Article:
Last summer, I began ghostwriting a book for one of my existing clients. Our process evolved over time, as did our ideas about the text.
A few months ago, we finally completed the manuscript. My client was and is ecstatic with the end product. As it turns out, my ability to simplify technical concepts and tell stories works in areas outside of my sweet spots: workplace tech, collaboration, project management, citizen development, and the future of work.
We haven’t reached the end zone just yet. I immediately donned my project-management hat. I’m spending a good bit of time in Notion these days.
My Next Ghostwriting Project
I plan on ghostwriting more books. Ideally, future clients will understand that producing a quality text takes considerable time, money, and effort. (Chop shops can churn out books quickly and inexpensively, but their results invariably disappoint. Ditto for generative AI tools like ChatGPT.)
Note that I’m not qualified to write many genres, including:
- Political books.
Any writer who claims to be able to write anything well is arrogant, delusional, or both.
In no particular order, my next client will:
- Be deeply knowledgeable about a specific area.
- Understand the financial and time commitments involved. With respect to the latter, timely communication is critical. Yes, emergencies happen. Still, in the ghostwriting work that I’ve done over my career, nothing good has ever come from going dark for months at a time.
- Be reasonable with his or her sales expectations. Very few books cross the vaunted 10,000-copy Rubicon. More than that, professional, well-written books can yield other benefits in the form of increased visibility, speaking gigs, higher rates, new opportunities, and the like.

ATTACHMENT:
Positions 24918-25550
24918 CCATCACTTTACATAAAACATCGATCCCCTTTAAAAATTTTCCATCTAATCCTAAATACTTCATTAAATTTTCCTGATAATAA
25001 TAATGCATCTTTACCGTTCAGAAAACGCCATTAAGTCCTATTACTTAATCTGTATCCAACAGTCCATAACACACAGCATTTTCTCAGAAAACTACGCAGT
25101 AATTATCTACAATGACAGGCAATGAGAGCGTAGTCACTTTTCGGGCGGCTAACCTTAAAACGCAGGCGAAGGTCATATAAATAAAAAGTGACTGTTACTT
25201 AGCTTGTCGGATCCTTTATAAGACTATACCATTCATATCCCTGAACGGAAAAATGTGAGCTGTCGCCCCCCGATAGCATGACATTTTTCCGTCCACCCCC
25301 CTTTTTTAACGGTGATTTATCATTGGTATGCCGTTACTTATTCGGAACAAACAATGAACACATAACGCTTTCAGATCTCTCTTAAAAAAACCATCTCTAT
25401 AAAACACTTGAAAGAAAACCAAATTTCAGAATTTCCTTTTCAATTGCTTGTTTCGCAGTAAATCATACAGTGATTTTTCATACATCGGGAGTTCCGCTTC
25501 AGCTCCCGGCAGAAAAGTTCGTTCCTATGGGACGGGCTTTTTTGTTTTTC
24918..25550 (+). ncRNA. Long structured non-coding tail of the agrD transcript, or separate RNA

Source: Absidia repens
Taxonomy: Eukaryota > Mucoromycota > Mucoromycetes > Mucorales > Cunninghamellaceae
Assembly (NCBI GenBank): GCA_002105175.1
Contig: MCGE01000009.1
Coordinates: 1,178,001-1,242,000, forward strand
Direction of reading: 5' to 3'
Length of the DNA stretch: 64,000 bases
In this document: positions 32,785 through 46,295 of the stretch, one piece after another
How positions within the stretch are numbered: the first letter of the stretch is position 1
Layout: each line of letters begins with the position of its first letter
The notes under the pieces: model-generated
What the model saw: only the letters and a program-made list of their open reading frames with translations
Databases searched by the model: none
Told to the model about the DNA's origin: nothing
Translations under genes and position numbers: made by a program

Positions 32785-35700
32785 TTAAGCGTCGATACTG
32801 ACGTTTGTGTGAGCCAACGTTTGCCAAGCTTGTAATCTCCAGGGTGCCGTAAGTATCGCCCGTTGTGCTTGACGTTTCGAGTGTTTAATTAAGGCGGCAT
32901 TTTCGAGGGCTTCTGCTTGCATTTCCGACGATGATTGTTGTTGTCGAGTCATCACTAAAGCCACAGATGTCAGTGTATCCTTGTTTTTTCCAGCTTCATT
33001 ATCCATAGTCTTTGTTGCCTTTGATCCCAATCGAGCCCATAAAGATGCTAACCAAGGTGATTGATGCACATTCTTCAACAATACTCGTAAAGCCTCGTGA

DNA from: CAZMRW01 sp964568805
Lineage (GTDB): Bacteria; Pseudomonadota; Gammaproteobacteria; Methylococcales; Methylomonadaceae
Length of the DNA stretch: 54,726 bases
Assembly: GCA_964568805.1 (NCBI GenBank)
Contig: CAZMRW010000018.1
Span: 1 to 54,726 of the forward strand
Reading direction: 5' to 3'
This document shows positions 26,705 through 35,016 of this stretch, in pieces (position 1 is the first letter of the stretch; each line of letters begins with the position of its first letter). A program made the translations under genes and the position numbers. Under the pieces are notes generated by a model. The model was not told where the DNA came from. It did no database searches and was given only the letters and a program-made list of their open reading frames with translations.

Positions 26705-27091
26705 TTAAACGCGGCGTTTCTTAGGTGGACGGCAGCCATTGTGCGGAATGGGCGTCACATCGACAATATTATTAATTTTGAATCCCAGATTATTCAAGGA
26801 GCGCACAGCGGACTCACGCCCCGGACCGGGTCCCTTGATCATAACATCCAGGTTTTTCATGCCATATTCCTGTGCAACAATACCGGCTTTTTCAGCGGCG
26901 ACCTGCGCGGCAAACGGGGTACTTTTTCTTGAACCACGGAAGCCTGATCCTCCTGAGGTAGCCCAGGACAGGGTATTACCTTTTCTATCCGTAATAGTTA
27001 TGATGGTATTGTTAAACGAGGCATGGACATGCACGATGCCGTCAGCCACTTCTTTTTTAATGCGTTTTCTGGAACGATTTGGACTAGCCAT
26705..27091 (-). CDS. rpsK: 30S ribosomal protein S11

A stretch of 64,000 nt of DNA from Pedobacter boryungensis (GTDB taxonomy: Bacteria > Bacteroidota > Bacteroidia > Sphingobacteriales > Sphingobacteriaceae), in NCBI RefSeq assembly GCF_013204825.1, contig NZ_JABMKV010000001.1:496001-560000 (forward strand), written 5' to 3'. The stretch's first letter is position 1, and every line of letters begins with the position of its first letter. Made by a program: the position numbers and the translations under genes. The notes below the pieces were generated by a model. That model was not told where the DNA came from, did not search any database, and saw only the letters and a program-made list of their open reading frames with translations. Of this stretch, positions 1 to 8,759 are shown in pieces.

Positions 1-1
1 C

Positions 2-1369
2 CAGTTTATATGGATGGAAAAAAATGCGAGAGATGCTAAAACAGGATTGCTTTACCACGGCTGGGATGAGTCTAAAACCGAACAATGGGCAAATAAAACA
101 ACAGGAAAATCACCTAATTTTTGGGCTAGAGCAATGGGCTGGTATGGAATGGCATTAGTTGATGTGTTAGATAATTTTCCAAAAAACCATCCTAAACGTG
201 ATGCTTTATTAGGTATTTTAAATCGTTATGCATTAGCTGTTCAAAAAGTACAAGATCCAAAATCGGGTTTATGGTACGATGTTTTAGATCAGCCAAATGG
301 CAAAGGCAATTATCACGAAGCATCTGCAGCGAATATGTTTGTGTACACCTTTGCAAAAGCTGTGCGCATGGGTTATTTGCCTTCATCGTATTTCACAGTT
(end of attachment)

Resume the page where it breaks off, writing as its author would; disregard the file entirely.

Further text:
- Understand the importance of a book’s design. Ugly books deter prospective readers. (There. I said it.)
- Hold true to their word. On a ghostwriting project a few years back, my client kept moving the goalposts. It did not end well.1
- Use best-of-breed collaboration tools. You’d never manage any type of project via e-mail, and books are no exception to this rule. If you wouldn’t deign to use Calendly or a similar tool to schedule time, then we’re not going to get along well.
- Consider different publishing methods: traditional, hybrid, and self. (Yes, this is a conversation.)
- Be able to occasionally laugh. A little levity now and again can go a long way.
If you or someone you know is seriously considering writing a proper business or technology book, I’d love to connect.